Sheryl Reminger

Sheryl RemingerAnchor link to John Martin videoProfessor Reminger on cancer’s impact on the brain

Meet Sheryl Reminger, Associate Professor,



  • B.A. Psychology, Northwestern University
  • M.A. Clinical Psychology, University of Arizona
  • Ph.D. Clinical Psychology, University of Arizona


  • "You should work hard on doing well in your classes, but at the same time, have fun!"I grew up in Chicago. I moved to Tucson, AZ, for graduate school, and then came back to the Midwest to work here at UIS.

Interesting facts:

  • I love watching old movies, not only for the stories they tell, but because they can teach you so much about the time and culture in which they were made. I love traveling, but don’t travel nearly as much as I would like. I recently presented my research at conferences in Spain and New Zealand, and hope to have many more such opportunities in the future.

Learning philosophy:

  • I think learning should be fun and interactive, and I believe that learning is most successful when individuals find a personal connection to the information they are learning. This is one of the reasons I find teaching psychology so rewarding – students can use their personal experience to better understand class material, and then they can apply what they learn to improve their own lives and the lives of others.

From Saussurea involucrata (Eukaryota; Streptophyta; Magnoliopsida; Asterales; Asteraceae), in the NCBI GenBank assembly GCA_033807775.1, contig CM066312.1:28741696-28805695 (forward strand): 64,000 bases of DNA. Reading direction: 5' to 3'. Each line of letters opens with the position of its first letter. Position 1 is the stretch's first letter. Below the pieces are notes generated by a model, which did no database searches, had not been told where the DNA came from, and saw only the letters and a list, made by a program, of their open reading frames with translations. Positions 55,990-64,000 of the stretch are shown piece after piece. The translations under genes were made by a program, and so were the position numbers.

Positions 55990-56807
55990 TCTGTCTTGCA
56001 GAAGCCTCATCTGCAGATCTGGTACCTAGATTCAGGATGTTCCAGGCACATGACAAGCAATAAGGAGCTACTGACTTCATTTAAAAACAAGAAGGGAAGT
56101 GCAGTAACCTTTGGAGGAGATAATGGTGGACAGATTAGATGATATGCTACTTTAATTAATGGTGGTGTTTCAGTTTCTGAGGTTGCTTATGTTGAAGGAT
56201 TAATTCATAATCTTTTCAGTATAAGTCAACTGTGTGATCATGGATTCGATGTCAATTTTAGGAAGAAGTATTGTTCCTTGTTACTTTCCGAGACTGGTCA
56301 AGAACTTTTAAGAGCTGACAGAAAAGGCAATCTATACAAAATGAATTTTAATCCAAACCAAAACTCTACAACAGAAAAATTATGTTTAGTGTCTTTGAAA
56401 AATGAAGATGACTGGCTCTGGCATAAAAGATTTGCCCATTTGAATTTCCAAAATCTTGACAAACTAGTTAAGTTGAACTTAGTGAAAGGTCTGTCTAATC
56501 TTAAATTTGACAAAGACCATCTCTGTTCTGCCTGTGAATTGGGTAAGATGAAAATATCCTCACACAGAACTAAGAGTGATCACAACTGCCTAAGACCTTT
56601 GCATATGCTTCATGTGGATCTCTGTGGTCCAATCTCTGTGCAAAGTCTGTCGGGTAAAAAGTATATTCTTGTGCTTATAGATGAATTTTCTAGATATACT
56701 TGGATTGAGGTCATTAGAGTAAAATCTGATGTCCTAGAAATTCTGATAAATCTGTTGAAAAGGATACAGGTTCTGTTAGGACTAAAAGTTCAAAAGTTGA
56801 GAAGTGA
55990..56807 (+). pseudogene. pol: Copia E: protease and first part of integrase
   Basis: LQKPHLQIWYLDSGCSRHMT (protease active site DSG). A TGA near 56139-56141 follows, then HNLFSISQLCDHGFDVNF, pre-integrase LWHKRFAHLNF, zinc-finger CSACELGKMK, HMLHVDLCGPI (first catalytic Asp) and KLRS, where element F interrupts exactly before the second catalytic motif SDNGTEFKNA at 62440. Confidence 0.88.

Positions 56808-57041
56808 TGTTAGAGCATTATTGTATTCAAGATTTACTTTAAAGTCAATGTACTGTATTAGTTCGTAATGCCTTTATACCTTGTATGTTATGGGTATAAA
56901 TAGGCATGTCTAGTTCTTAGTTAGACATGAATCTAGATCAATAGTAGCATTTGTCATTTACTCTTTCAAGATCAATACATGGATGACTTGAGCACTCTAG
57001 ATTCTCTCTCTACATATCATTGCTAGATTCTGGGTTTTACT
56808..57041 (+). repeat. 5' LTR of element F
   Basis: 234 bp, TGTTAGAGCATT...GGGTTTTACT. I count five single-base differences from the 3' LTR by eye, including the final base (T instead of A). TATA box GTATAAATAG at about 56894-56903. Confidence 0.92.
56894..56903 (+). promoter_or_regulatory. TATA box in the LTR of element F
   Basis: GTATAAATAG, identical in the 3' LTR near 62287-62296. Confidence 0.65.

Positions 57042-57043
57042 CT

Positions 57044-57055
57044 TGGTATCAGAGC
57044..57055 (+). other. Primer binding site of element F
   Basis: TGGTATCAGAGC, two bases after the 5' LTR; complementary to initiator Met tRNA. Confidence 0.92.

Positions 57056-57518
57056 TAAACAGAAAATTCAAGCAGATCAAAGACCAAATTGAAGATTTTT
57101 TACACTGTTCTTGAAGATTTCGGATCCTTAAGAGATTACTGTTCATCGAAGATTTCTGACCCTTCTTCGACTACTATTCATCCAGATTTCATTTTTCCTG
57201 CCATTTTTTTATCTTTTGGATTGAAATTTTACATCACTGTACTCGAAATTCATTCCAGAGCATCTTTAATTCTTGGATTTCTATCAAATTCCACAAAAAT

Research interests:

  • My area of specialization is neuropsychology. Neuropsychologists study how the brain functions to produce certain thoughts and behaviors. Frequently this involves work with individuals who suffer from neurological disorders that impact the brain, such as epilepsy or Alzheimer’s disease, but it also extends to studying how the brain produces typical, ordinary behavior. For instance, I am interested in understanding how emotional factors can influence our everyday thinking and decision-making.

Professor Reminger on cancer’s impact on the brain:

Major project underway:

  • I am currently involved in research projects investigating the cognitive and emotional function of individuals diagnosed with cancer, such as breast cancer and head and neck cancer. While cancers such as breast cancer may not directly impact the brain, the treatments that one receives, not to mention the stress that accompanies such a diagnosis, can have a long-term impact on a person’s quality of life. My hope is that my research can help individuals find strategies to overcome the obstacles they face when struggling with serious health conditions.

Advice to prospective students:

  • Get involved! Whether it is academics, volunteering, athletics, or extracurricular activities, college is a time to follow your passions and try new things. You should work hard on doing well in your classes, but at the same time, have fun! Take advantage of every opportunity to learn new ideas, make new friends, and contribute to the world around you.

Best thing about UIS:

  • The great opportunities that the university provides to participate and be active both on the campus and in the community. The environment at UIS fosters interpersonal connections. The small class sizes allow students to interact and participate fully in class, and that in turn helps the teachers get to know their students better. Teachers can then find more creative ways to encourage students and help them seek out career paths that are best-suited to their own unique skills.